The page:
This week I bought from Scorptec, a DasKeyboard 4 Professional with Cherry MX Blue switches.  This model only takes up one USB port on the computer, and has two USB 3.0 port outputs.  It also has characters on the keys.  The Ultimate model has black keys without characters on any the keys – surely a challenge even for a touch typist.  However, I was very disappointed to find that the markings on the Professional are as difficult to read as the markings on the HP keyboard that came with the computer.

So how do they keyboards compare for typing?  There is no comparison when it comes to feel.  The mechanical Cherry MX Blue keys are a delight to use.  After 30 minutes typing with these keys, the membrane keys of the Logitech keyboard felt dead and lifeless, and not at all responsive.  They gave no feel or feedback to my fingers, and it was a strange feeling.  However, after returning to the Logitech keyboard for a longer period I found that I got used to it again, and my typing was more accurate because I could see what keys I was aiming for.  On the DasKeyboard the dull shine of the keys made them as hard to see as if there were no markings at all.  Perhaps it would train me to be a touch typist?  I woudn’t bet on it.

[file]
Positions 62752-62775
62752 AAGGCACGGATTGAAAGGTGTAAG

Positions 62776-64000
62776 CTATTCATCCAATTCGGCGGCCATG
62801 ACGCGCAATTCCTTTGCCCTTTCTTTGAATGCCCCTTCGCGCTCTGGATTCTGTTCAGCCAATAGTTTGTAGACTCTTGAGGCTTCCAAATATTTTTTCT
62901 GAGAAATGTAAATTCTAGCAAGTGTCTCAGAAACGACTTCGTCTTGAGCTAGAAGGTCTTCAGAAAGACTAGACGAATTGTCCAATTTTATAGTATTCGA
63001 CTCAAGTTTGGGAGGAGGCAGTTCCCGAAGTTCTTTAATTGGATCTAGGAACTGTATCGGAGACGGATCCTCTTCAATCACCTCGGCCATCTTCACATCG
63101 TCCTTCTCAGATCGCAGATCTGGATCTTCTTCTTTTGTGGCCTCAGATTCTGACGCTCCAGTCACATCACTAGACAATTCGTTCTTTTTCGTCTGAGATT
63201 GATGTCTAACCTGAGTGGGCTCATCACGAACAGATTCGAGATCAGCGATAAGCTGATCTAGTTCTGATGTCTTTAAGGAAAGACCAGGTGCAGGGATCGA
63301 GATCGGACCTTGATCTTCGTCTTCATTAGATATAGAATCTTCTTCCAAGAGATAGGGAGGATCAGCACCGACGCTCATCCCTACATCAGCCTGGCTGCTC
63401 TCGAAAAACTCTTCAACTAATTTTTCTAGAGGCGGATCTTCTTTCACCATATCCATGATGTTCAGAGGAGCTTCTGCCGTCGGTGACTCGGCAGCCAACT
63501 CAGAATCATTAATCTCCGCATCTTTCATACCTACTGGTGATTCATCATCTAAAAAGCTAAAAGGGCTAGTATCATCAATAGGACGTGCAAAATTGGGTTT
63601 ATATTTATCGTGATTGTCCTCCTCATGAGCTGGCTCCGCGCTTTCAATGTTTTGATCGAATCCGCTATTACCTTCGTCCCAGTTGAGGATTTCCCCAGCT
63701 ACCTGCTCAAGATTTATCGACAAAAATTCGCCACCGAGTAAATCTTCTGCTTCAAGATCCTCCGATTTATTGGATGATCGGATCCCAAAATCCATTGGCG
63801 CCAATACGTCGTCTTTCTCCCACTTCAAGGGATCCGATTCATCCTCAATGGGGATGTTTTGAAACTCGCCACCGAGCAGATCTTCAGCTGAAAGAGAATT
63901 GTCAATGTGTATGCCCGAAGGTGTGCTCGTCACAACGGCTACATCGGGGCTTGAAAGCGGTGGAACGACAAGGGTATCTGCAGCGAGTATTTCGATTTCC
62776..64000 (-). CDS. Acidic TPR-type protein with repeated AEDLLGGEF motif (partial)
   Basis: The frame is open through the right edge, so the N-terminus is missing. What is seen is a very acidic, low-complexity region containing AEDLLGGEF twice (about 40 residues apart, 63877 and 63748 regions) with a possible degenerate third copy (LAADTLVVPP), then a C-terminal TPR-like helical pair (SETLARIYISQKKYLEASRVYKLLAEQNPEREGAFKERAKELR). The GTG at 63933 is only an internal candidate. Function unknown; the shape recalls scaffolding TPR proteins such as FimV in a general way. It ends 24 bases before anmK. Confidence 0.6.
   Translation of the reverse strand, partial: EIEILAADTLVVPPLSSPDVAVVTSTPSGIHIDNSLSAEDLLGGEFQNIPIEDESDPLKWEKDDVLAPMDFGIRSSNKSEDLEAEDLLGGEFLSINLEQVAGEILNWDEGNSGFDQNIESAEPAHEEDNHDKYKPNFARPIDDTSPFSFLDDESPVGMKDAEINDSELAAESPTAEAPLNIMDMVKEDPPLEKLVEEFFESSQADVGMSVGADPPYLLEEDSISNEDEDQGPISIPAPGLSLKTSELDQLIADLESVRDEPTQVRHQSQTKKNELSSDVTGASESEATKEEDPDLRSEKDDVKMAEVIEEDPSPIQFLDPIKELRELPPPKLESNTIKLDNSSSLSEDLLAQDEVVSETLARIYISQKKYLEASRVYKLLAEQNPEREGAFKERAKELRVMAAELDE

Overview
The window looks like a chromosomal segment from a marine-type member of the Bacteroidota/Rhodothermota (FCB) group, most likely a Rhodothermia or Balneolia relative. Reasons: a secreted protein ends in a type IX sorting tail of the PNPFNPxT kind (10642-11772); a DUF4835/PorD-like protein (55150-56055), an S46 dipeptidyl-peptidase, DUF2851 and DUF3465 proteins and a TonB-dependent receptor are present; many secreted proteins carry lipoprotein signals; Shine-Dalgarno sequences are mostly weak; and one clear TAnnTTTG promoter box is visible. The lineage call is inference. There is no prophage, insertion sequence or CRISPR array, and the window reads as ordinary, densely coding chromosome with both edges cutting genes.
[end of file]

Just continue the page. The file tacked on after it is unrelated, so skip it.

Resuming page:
However, when I bought the DasKeyboard at Scorptec I noticed that all the staff were using illuminated keyboards.  This would solve the problem of not being able to see the keys in dim light – which was certainly the case at Scorptec where the lighting is atmospheric.

I did a night of researching illuminated mechanical keyboards and they all seem to be gaming keyboards.  Some have Cherry MX switches and others have their own proprietary or Kaihl switches.  The new trend seems to be in RGB keyboards with 16.7 million programmable colours.  The Corsair system seems to be the most complicated with a large user manual and it apparently takes hours to set up a simple colour display.  It seems that many gamers are not content with a simple choice of colour and brightness to illuminate the keys.  Then they complain that the software is complicated. (Note: I subsequently found that setting up the colours in the Corsair is simple and only takes seconds, unless you play around experimenting).

For the time being I am battling on with the DasKeyboard and not being able to see the keys clearly, so I have to guess what keys I am hitting.  To my surprise, I am doing quite well with my speed (relatively speaking) and accuracy, even though I am certainly not a touch typist and don’t use the correct fingers for the keys.  The one thing I have no doubt about is that the DasKeyboard mechanical keyboard is much nicer to type on that an ordinary membrane keyboard.